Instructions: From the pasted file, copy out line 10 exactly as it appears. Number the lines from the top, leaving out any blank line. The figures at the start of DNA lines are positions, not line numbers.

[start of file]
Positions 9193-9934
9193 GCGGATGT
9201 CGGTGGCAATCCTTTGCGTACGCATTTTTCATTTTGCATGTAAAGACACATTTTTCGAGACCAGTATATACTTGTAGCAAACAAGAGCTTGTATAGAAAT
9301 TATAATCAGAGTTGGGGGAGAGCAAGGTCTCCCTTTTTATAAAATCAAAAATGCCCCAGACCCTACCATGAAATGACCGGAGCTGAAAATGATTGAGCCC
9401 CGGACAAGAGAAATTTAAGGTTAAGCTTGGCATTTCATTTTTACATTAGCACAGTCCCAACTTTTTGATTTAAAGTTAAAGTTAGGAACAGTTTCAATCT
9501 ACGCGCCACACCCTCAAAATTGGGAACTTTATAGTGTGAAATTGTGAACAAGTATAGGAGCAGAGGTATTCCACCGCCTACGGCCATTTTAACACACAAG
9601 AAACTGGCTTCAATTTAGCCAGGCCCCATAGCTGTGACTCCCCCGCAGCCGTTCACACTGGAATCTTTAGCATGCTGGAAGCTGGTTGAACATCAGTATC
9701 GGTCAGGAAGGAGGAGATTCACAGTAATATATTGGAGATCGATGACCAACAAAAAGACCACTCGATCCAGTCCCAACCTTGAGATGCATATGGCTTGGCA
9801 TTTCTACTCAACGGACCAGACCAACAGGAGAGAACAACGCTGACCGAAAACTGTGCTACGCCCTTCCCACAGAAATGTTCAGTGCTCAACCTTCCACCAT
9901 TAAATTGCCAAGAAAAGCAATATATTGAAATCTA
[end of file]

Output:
9901 TAAATTGCCAAGAAAAGCAATATATTGAAATCTA